Britannia's Fist: From Civil War to World War: An Alternate History
Peter G. Tsouras
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Once too often in the War Between the States, Great Britain’s support for the Confederacy takes it to the brink of war with the Union. The escape of a British-built Confederate ironclad finally ignites the heap of combustible animosities and national interests. When the U.S. Navy seizes it in British waters, the ensuing battle spirals into all-out war. Napoleon III eagerly joins the British and declares war on the United States. Meanwhile, treason uncoils in the North as the anti-war Democrats, known as Copperheads, plot to overthrow the U.S. government and take the Midwest into the Confederacy.
Britannia’s fist strikes quickly and hard. Along with the Canadians, the British invade New York and Maine, and the Royal Navy strikes at the South Atlantic Blockading Squadron. The clash at Charleston is history’s first great naval battle between ironclads. Meanwhile, a French army marches into Texas from Mexico, and the French Navy attacks the Gulf coast. In the Midwest, the Copperheads rise in revolt to liberate Confederate POWs and arm them with stockpiled weapons. Never has the Republic been in such peril.
Britannia’s Fist brilliantly describes not just a war of stroke and counterstroke but one in which new technologies—repeating weapons, observation balloons, advances in naval ordnance and armament—become vital factors in the struggle of the young country against the Old World’s empires. For one of the great missed stories of the Civil War was not the advance of military technology but its impediment by incompetence, disorganization, and in some serious cases outright refusal to contemplate anything innovative. This is also a war in which the Union finds a “combat multiplier” when it organizes history’s first national-level intelligence effort. Britannia’s Fist is the compelling story of powerful historical personalities who come together as the Union goes into total war mobilization in the fight for its life.
base and willing to thumb its nose at Britain in the process was obvious—the United States. Russian and American strategic priorities were rapidly converging. The two countries had been on the friendliest terms since Catherine the Great formed her League of Armed Neutrality during the American Revolution to protect neutral trade with the new country from British interdiction. Since then, they had found natural attraction in the similar problems and opportunities of developing vast continents.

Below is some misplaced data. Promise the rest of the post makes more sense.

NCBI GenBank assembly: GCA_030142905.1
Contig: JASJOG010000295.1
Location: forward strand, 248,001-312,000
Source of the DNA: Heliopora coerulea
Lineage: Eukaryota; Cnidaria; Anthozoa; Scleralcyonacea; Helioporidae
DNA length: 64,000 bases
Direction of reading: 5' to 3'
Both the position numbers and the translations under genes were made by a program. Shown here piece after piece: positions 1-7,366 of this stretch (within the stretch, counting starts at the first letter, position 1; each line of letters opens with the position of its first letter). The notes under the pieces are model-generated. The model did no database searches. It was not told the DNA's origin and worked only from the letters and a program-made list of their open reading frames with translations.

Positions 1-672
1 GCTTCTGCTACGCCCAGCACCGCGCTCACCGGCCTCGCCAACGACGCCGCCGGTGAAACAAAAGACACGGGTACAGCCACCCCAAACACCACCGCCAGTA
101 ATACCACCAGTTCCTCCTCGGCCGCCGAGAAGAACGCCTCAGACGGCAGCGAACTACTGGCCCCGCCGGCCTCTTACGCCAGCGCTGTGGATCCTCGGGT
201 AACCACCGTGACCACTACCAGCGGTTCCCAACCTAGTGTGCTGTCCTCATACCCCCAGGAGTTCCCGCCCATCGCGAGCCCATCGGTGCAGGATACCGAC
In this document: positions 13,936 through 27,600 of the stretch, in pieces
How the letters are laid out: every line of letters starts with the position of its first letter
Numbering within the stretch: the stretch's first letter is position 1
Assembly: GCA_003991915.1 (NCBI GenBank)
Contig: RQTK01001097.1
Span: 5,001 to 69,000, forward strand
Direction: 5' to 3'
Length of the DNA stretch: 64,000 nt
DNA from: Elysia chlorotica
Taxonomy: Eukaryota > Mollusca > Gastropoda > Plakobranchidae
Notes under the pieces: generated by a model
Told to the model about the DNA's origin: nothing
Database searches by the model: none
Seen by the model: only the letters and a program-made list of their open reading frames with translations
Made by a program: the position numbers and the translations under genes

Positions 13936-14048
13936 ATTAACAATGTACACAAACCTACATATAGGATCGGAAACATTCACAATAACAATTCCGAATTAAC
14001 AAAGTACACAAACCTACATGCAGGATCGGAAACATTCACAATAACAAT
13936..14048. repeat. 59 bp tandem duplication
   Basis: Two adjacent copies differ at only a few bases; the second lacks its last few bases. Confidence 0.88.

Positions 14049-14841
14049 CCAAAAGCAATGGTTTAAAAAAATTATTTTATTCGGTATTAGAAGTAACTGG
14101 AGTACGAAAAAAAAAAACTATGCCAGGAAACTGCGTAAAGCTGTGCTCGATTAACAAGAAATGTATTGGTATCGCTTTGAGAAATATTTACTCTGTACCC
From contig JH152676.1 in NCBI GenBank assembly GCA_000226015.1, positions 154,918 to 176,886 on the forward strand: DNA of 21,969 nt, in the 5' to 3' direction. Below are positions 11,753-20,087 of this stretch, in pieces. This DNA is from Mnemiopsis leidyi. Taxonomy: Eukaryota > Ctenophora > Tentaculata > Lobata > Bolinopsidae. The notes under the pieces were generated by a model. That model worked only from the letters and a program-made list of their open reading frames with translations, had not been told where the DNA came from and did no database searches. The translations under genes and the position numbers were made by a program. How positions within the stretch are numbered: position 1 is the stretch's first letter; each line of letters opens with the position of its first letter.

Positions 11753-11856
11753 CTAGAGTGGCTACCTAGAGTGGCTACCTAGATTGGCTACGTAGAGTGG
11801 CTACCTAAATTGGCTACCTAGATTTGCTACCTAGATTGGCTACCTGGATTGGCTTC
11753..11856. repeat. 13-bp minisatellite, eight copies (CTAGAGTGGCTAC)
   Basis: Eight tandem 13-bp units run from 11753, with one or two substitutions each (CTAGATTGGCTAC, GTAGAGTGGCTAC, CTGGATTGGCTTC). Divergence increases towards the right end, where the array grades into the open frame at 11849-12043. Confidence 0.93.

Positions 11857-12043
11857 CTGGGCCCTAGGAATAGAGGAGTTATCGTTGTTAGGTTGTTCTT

Harper) (1,423) Staff: 7 3rd Maine 4th Maine 5th Maine 6th Maine 7th Maine Maine Light 5th Battery 1st Maine Cavalry (370) Maine Light 6th Battery (81) Division Train (350)1 Portland City Militia (2,500) Harbor Fort Home Guard Garrisons (600) Fort Gorges (400) Fort Preble (200) Maine Division Total: 6,6912 Field Guns: 18 APPENDIX B Order of Battle of the Fleets at the Third Battle of Charleston October 8, 1863 BRITISH ROYAL NAVY’S CHARLESTON SQUADRON (ADMIRAL SEYMOUR) First
(Boston: Appleton, 1880), 301–2. Dahlgren’s account is unabashed hero worship of his father both as a naval commander and as a man. 40. Unidentified newspaper article entitled, “The Warrior,” dated May 11, 1861, found in the Dahlgren Papers, Library of Congress. 41. *William R. Thomas, With Colonel Dahlgren and the Marines: Adventures on the New Ironsides at the Battle of Charleston (New York: The Century Company, 1888), 206. 42. *Ulric Dahlgren, New Ironsides and Black Prince: Duel of the
secretary of war back then, and a friend of Ripley, sneered something powerful at Colonel Berdan, asking him how he could compare his knowledge of ordnance with the phalanx of ‘experts’ in the government. I knew what he was up to right off. You see, Berdan had hoped to get on the good side of Ripley by agreeing to the muzzle-loaders, but then changed his mind and ended up on Ripley’s bad side. I guess his boys gave him an earful. But he only earned Ripley’s ill will. Well, now, Berdan did not
navies, especially where an irritation with the Americans was preferred. When Porter dismissed the crew after Goshawk passed, there was a notable mutter as the men broke ranks. The snub had not gone unnoticed.6 Attention soon shifted to the marvel of the enclosed docking system, fascinating everyone from captain to cabin boy. The pilot directed them through Queen’s Basin and from there down a short channel into King’s Dock. Lamson was pleased at how well Gettysburg handled in such tight places.